Sugamo Shinkin Bank, Tokiwadai Branch / Emmanuelle Moureaux Architecture + Design

© Nacasa & Partners Inc.

Architects: Emmanuelle Moureaux Architecture + Design
Location: , Japan
Project area: 656 sqm
Project year: 2010
Photographs: Nacasa & Partners Inc.

© Nacasa & Partners Inc.

Sugamo Shinkin Bank is a credit union that strives to provide first-rate hospitality to its customers in accordance with its motto: “we take pleasure in serving happy customers.” We handled the architectural and interior design for the bank’s newly relocated branch in Tokiwadai.

© Nacasa & Partners Inc.

By basing our design around leaf motifs, we sought to create a refreshing space that would welcome customers with a natural, rejuvenative feeling. The façade of the building features silhouettes of trees and an assortment of both large and small windows in 14 different colors arranged in a distinctive, rhythmical pattern that transforms the façade itself into signage.

plan 02

ATMs and teller windows are located on the first floor, along with 3 courtyards and an open space laid out with chairs in 14 different colors. The second storey houses the loan section, reception rooms, offices and 4 courtyards, while the third floor is reserved for facilities for staff use, including changing rooms and a cafeteria. Thanks to the 7 light-filled courtyards planted with trees and flowering plants, each of these spaces is loosely connected to all the others. A constellation of leaves in 24 different colors growing on the white branches of the walls and glass windows overlaps with the natural foliage of the real trees in the courtyards, creating the sensation of being in a magical forest.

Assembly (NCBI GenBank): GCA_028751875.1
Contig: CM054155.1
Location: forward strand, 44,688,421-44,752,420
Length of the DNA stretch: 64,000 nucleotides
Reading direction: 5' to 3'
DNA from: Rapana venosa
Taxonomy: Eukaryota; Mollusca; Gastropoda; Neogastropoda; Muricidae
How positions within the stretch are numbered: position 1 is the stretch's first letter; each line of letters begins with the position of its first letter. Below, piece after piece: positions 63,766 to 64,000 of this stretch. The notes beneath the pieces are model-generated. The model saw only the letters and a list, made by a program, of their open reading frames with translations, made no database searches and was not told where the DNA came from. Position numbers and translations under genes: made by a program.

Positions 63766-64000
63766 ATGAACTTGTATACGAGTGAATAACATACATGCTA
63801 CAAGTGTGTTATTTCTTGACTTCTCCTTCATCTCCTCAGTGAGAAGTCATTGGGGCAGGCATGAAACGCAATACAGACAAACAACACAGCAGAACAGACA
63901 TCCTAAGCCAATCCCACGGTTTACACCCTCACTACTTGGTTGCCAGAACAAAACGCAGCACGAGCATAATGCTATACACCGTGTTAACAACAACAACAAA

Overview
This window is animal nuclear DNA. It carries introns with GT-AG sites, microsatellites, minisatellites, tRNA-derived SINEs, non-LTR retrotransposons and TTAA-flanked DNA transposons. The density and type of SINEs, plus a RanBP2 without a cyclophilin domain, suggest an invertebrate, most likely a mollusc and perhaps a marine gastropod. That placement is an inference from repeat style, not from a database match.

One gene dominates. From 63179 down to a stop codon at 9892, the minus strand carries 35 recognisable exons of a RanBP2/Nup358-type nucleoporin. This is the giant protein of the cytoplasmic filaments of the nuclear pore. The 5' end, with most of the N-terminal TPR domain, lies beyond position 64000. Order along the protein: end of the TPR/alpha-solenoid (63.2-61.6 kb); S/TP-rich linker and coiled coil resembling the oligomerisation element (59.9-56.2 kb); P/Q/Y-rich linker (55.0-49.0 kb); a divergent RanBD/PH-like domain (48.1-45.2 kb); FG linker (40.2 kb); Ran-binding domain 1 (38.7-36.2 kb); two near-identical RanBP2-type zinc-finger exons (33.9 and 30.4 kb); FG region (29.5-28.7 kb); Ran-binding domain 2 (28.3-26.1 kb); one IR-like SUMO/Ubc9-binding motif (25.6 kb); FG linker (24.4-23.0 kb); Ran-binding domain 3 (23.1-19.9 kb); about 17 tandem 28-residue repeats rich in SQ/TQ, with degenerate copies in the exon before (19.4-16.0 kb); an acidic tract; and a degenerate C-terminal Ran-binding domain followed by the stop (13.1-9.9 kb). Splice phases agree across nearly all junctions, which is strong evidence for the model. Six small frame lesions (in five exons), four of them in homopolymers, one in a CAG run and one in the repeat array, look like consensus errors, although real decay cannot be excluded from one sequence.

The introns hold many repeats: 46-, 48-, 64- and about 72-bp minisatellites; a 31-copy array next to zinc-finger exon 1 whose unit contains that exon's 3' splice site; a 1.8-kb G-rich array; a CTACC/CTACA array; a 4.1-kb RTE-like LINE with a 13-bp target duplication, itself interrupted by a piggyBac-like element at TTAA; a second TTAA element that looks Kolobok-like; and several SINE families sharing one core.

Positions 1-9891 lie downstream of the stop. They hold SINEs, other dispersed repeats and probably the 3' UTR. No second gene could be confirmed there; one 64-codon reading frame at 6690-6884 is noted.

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* Location to be used only as a reference. It could indicate city/country but not exact address.
Cite: "Sugamo Shinkin Bank, Tokiwadai Branch / Emmanuelle Moureaux Architecture + Design" 09 Jun 2011. ArchDaily. Accessed 23 May 2015. <>
  • Alexis Aquino

    I´m missing a mention to Le Corbu´s Notre Dame Du Haut Chapel on this description. Come on people, a little bit a humbleness!

  • Taylor Metcalf

    I was thinking the same thing, however I do not see the use of light in the interior as so elegantly displayed in Le Corbusier’s Du Haut Chapel. The exterior windows gave me the impression that I would see light patterns of varying shapes, sizes and colors on the inside, yet none of the pictures that I have seen show that effect.

  • ALadue

    While the colors and light wells are beautiful architecturally, does anybody feel that it’s possible that this “fun” atmosphere may make people feel uncomfortable seeing as money is something that people take very seriously? Even if this particular bank/credit union had the best reputation in town, would the new building even subconsciously affect the way people view their attitude toward business? Does this view maybe vary in different cultures?

  • Chris Murphy

    I think the facade is successful as a sign for the banking branch. However I’m not so sure if the lighting at night is as successful. The ground lighting is somewhat distracting and doesn’t seem to fit the building.

  • Taylor Metcalf

    The design definitely makes me feel like this is a place to drop of my kids for the afternoon rather than a place to store my money. However, I think that might be a good thing. Visitors might forget that they are in a bank and thus be happier to be there. As for money being something we take seriously, (and this thought might be a stretch) shouldn’t we feel comfortable leaving our money at a place with the persona of a place we would leave our kids? While I am not entirely sold on the design of this bank, I do think there is something strong about a playful looking bank.